The four Indian origin men participated in crimes by a network of Indian call centres (Representational)
Four Indian-origin men have pleaded guilty to conspiracy and fraud charges for their roles in a massive telephone impersonation fraud and money laundering scheme in the US perpetrated by a network of India-based call centres, the US Department of Justice said.
Mr Nisarg Patel, 26, of New Jersey, Mr Dilipkumar Ramanlal Patel, 30, of Florida, and Mr Rajesh Kumar, 39, of Arizona, each pleaded guilty to one count of conspiracy to commit fraud and money laundering offences.
The pleas were entered before US District Judge David Hittner of the Southern District of Texas. All three men had been in federal custody since their arrests in October 2016 and will remain detained until their pending sentencing dates, the Justice Department said in a press release on Friday.
In a related case, Mr Dipakkumar Sankalchand Patel, 38, of Pennsylvania, pleaded guilty to one count of conspiracy to commit money laundering. He had been in federal custody since his arrest in May.
Mr Nisarg Patel, Mr Dilipkumar Ramanlal Patel, Mr Rajesh Kumar, 53 other individuals and five India-based call centres had been charged for fraud over a money laundering scheme in an indictment returned by a federal grand jury in the Southern District of Texas on October 19, 2016.
The three men and their co-conspirators perpetrated a complex scheme in which individuals from call centres located in Ahmedabad impersonated officials from the Internal Revenue Service (IRS) and US Citizenship and Immigration Services (USCIS), and engaged in other telephone call scams, in a ruse designed to defraud victims located throughout the US.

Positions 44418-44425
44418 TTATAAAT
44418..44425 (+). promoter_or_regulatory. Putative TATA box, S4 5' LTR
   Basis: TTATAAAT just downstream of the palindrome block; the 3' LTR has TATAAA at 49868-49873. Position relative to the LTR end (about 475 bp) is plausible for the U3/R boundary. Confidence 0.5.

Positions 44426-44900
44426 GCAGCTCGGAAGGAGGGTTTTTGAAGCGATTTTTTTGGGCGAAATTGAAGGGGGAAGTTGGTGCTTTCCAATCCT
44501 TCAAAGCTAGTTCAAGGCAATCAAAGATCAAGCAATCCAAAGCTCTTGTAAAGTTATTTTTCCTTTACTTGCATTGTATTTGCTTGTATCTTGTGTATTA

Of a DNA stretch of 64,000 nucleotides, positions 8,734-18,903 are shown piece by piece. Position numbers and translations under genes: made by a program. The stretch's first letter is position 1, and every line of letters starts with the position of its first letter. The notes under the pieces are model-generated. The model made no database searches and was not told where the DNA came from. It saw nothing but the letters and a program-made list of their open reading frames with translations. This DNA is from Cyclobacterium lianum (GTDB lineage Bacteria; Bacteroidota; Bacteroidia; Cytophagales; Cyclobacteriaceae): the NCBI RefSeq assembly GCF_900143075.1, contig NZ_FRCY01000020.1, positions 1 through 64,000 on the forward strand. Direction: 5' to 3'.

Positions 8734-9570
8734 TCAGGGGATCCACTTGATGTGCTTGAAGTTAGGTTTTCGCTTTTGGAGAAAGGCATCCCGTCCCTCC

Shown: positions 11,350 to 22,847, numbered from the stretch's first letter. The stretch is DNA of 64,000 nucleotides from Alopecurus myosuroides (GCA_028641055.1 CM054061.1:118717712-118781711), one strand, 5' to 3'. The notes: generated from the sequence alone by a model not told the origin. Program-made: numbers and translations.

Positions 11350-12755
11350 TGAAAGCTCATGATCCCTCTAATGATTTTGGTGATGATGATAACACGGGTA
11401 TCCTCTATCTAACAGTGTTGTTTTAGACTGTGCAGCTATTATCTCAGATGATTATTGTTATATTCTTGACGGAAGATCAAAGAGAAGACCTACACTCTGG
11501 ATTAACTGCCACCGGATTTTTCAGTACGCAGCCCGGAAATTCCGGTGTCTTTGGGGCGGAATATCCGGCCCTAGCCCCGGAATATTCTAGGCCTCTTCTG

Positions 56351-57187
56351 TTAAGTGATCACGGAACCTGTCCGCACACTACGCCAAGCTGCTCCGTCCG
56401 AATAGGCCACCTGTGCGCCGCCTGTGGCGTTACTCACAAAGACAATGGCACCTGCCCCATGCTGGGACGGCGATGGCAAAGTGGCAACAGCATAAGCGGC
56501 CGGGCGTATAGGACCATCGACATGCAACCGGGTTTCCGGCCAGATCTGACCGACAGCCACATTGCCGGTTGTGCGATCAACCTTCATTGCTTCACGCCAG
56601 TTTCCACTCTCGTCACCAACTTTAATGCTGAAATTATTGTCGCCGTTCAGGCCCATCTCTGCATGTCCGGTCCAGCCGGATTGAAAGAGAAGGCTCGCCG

Using information obtained from data brokers and other sources, the accused targeted the US victims who were threatened with arrest, imprisonment, fines or deportation if they did not pay alleged monies owed to the government.
Victims who agreed to pay the scammers were instructed how to provide payment, including by purchasing stored value cards or wiring money. Upon payment, the call centres would immediately turn to a network of "runners" based in the US to liquidate and launder the fraudulently obtained funds.
In connection with his guilty plea, Mr Nisarg Patel admitted that beginning in or around June 2013 and continuing through December 2015, he acted as a domestic runner in the criminal scheme, liquidating victim funds for conspirators from India-based call centres and organisational co-defendant HGLOBAL.
Mr Dilipkumar Ramanlal Patel and Mr Rajesh Kumar also admitted to their crimes and pleaded guilty.
A total of 17 defendants have pleaded guilty so far in this case between April and July 2017, according to officials.